Write! Seriously, that’s what it takes to write–just WRITE. (Please note that I did not say that “just writing = writing well.’ But you have to start somewhere.) As one of my professors once told me, you get started by ‘putting black on white.’ Black pen, white paper–you see how this works. What follows is the journey.
He also said that the hardest thing a writer ever does is to murder their own children. In this case, ‘children’ mean your own precious words. I wish I had a nickel for each time I’ve had to do just that. I will have written something that, in the moment, I believe is so pure, so eloquent, so descriptive, so elegant–in short, so perfect, that I can’t imagine how it could be any better.
Oh, but it can. I can’t read something I wrote even an hour ago without editing some word or phrase. It has to ring true for me, so that my inner critic-oven timer goes “DING! It’s done!” One writer I’m fond of wrote that he writes until he knows what will come next, and then stops for the day. This single phrase made all the difference for me.
Writing goes hand-in-hand with reading. If you love to read, you love words. And if you love words, you may also find yourself falling in love with putting words together. What you have in your head is a golden, glorious cloud of ephemera that you just know needs to be on paper. The trick is getting it out coherently, so that each time you read it, you can say to yourself, ‘oh, yes–I remember just how I felt writing this; it is so true.‘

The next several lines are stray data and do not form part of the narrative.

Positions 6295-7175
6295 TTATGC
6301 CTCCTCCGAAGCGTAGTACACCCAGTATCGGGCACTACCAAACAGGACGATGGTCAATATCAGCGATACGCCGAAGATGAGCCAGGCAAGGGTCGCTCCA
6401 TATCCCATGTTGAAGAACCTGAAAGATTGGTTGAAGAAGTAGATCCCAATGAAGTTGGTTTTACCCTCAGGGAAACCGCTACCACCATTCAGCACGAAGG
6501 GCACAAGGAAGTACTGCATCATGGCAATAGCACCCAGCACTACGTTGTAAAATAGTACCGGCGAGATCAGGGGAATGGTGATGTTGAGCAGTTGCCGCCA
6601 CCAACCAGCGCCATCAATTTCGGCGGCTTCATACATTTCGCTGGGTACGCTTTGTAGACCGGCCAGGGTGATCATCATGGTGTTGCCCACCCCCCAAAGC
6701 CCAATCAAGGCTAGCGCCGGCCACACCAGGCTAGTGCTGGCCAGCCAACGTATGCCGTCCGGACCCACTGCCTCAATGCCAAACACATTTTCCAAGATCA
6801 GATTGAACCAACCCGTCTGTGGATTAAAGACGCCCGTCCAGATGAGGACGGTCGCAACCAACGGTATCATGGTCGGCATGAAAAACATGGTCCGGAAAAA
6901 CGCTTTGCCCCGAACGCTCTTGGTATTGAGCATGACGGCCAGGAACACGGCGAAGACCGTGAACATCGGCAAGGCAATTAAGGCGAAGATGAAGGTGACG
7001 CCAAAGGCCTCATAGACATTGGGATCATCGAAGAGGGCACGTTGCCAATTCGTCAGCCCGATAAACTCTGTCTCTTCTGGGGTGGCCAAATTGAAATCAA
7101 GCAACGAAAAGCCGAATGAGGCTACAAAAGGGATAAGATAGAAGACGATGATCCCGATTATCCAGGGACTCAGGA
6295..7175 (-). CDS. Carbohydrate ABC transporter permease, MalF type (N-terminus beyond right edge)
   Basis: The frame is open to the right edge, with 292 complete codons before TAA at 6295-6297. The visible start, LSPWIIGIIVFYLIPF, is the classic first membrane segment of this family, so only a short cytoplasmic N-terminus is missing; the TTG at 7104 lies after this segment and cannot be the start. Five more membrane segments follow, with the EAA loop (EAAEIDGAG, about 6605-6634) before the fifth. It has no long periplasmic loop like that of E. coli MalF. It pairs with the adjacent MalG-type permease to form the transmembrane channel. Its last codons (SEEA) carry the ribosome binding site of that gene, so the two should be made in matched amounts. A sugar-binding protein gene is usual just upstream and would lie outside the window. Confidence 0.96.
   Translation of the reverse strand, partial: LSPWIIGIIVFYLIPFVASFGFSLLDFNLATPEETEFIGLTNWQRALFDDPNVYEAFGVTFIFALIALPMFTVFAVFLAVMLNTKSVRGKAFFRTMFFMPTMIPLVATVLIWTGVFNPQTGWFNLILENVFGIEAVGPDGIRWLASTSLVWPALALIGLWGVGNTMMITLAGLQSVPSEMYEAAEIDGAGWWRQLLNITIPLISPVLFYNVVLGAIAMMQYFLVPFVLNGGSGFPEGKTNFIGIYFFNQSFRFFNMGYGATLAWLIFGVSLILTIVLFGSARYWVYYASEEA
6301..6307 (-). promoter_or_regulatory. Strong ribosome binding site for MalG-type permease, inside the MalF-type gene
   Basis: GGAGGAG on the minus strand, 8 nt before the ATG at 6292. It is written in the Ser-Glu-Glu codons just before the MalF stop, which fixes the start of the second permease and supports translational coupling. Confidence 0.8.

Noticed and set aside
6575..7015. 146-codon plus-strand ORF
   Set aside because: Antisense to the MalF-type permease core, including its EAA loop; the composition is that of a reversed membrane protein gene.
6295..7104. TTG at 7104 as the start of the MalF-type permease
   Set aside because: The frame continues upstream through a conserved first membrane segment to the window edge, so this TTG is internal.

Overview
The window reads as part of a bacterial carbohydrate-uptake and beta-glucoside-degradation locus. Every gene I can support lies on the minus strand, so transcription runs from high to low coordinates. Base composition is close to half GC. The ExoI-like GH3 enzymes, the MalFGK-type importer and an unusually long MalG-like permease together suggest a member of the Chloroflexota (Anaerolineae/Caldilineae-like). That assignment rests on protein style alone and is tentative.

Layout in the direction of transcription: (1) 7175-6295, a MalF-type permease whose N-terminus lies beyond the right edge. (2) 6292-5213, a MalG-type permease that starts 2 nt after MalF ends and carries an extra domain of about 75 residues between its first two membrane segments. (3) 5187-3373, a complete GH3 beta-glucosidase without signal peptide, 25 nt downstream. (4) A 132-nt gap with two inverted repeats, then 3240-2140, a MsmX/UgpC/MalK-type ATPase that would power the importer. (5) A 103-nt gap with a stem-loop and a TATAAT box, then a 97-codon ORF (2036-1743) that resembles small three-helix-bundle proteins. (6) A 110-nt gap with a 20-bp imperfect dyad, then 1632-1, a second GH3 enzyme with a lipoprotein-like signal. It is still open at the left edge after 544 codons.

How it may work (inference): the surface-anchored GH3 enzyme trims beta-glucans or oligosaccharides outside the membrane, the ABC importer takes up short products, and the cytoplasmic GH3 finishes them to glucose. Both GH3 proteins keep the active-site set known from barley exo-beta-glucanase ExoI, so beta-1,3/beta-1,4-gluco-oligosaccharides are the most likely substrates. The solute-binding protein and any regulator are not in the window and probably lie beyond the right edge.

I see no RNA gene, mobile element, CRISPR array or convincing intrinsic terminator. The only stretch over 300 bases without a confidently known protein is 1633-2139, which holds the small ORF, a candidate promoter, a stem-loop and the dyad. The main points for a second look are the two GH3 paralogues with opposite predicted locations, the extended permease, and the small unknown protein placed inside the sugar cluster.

I remember my excellent creative writing teacher in high school exhorting us all to “write what you know.” If you’re a Tae Kwon Do student, you have your subject matter right there in your head. If you drive a snowplow, you know all about the truck and the plowing equipment, how it works, what to do and not to do, weather conditions, road conditions, etc. The point is, no matter how humdrum a person’s life and/or career may seem, there are thousands of people who don’t know a thing about it and would like to know. So if, say, you run a country store where local produce and baked goods are featured, wouldn’t it be interesting to know more about the farmers and bakers who are responsible for bringing their wares into the store?
Please do not make the mistake of over-thinking what you want to write. Just the get ideas out of your head and on paper. You can always clean it up later. Just literally get black on white.
In both high school and college, we were encouraged to write in the style of our favorite poets and authors. This nearly always meant that many of us turned truly terrible papers that started off like Robert Frost and ended like Stephen King. But all this is part of the exercise that leads to finding your own personal voice. The main thing is to write, and write a LOT. Do not let this thought in your head, ‘oh, no one is interested in what I have to say.’ You don’t know that, and you can’t afford to let yourself think it.
Write–just write, and when you’re done, write some more.